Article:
Posted: 30th November 2016
The financial ombudsman has had to look again at the case of a man who complained that he had been mis-sold PPI; a case that could lead to thousands more claims.
A man who had his initial complaint about PPI on his MBNA credit card rejected by the ombudsman, forced legal action from a claims company which meant that the ombudsman has to reconsider.
That could lead to many more rejected cases being reopened.
At least £85 million of redress could need to be paid back to 50,000 people who have been rejected, with many new claimants coming forward.
The financial ombudsman, which aims to provide independent adjudication on disputes between consumers and financial institutions, has approved over 60% of PPI complaints brought to them over the last few years.
That rate is too low, according to critics, given the scale of mis-selling of PPI by finance companies over the last three decades.
A PPI claims company calculated that a balance on an average credit card with PPI could escalate from £1,000 to £3,000 in a decade if the recipient was only making minimum payments to the balance at £1,000. The additional £2,000 would be made up in PPI costs and compounded interest.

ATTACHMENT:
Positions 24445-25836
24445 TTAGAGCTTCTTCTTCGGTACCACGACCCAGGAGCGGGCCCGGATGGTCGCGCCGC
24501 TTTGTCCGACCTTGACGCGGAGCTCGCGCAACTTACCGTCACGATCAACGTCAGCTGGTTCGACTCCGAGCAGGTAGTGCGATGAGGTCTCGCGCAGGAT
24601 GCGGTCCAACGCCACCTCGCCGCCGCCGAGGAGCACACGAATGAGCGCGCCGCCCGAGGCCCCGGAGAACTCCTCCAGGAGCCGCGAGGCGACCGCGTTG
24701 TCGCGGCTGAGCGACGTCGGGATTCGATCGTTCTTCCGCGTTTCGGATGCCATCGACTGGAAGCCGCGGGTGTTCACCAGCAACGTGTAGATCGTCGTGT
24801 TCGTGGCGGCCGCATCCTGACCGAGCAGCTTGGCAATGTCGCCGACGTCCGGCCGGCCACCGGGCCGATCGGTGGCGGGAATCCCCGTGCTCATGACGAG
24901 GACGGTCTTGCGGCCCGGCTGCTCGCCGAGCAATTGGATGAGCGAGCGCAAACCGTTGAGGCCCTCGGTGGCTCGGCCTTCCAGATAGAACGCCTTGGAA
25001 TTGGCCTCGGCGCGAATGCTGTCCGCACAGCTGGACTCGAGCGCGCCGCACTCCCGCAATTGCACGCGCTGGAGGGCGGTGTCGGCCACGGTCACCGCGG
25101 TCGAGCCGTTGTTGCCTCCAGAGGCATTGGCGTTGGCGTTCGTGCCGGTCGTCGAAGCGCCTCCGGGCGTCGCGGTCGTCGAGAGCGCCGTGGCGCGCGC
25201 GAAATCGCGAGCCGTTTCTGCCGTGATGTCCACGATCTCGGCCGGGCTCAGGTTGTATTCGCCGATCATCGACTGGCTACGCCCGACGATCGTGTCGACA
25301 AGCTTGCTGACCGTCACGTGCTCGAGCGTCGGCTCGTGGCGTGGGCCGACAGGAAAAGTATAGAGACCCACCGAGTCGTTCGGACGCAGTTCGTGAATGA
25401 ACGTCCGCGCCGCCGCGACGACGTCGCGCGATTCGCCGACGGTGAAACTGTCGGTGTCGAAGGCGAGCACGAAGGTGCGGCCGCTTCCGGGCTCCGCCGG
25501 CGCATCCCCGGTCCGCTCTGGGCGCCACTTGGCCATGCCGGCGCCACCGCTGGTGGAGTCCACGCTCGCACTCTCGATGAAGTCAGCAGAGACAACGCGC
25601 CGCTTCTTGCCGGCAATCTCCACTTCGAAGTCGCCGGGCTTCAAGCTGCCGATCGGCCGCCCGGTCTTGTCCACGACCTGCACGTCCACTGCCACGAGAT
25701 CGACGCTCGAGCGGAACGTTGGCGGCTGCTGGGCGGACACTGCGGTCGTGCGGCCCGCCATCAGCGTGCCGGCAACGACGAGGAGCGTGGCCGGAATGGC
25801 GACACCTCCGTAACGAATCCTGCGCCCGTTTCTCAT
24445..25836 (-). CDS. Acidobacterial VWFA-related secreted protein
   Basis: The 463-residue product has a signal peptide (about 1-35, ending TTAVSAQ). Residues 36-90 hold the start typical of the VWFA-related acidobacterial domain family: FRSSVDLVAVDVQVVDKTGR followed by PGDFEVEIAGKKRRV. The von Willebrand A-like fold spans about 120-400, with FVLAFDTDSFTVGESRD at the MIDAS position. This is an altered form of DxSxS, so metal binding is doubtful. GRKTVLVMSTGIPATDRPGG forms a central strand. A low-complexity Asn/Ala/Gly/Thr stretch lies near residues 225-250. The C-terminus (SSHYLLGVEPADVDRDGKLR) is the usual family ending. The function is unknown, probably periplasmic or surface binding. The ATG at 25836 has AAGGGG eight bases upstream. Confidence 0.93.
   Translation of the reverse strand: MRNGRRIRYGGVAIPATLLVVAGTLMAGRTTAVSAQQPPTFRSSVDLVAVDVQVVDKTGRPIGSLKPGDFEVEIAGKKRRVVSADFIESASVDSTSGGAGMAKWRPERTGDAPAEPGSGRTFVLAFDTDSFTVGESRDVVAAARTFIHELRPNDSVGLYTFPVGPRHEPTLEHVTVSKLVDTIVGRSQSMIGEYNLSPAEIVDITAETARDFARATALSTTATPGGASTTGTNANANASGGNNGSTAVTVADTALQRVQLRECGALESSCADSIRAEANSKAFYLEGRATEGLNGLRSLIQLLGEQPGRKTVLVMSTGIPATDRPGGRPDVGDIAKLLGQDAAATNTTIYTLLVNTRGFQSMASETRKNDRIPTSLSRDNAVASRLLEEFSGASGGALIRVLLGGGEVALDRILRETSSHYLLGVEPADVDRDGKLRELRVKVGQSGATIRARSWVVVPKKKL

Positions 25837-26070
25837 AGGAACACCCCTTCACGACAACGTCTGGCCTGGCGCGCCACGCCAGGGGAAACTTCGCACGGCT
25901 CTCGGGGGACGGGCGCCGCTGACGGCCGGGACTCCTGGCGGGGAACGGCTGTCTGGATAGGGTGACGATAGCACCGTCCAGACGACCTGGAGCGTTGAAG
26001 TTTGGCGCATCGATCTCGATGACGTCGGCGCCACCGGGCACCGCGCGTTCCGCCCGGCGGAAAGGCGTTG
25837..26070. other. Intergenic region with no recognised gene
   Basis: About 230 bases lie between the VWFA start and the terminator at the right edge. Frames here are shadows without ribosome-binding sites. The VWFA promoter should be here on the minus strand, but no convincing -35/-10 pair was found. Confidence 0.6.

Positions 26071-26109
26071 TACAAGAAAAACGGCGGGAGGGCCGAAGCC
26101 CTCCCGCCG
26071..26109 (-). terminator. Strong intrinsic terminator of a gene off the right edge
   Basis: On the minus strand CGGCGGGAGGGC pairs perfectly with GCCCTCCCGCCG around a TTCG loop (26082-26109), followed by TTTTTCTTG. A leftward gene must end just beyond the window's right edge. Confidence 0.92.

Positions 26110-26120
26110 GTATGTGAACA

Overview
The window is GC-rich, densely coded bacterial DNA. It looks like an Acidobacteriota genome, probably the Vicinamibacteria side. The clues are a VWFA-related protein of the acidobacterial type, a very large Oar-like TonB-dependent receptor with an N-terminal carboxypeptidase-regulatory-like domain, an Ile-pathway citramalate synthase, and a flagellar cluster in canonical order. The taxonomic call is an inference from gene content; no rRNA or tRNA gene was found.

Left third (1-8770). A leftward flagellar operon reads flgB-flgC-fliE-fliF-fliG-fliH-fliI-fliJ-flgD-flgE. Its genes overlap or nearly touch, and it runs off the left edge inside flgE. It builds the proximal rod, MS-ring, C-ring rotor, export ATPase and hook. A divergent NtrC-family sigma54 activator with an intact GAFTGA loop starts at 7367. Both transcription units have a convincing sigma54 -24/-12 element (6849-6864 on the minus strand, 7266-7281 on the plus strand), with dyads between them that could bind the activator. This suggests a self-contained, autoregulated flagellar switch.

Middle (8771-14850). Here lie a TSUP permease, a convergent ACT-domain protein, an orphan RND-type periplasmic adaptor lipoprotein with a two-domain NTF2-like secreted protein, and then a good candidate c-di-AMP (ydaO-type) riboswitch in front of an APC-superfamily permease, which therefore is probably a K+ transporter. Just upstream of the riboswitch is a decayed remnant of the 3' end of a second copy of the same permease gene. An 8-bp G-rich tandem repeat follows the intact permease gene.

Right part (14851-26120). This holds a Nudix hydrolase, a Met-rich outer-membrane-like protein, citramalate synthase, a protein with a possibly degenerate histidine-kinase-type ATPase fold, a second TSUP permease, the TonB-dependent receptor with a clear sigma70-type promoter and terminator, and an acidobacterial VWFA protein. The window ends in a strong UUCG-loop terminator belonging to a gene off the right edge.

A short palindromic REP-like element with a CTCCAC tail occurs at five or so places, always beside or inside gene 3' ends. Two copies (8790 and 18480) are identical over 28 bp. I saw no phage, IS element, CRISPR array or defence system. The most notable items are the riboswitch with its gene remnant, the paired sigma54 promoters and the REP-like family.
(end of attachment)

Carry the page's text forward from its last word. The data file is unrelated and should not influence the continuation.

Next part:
The PPI claims company in question started a judicial review of the ombudsman based on the MBNA case, the only one where the service has given a formal adjudication. It has accused the body of “stockpiling” 5,000 more cases before the final stage to avoid being legally challenged over them.
In the MBNA case, the Financial Ombudsman Service went through issues such as whether it was clear that the PPI cover was optional and whether the policy was affordable. The conclusion was that the policy did not breach any rules. Many of the cases awaiting a final adjudication brought to the ombudsman by We Fight Any Claim are over MBNA and Capital One and store cards issued by Genworth, now owned by Axa, the insurer.
If you believe you were mis-sold by MBNA then begin your free PPI check with us today!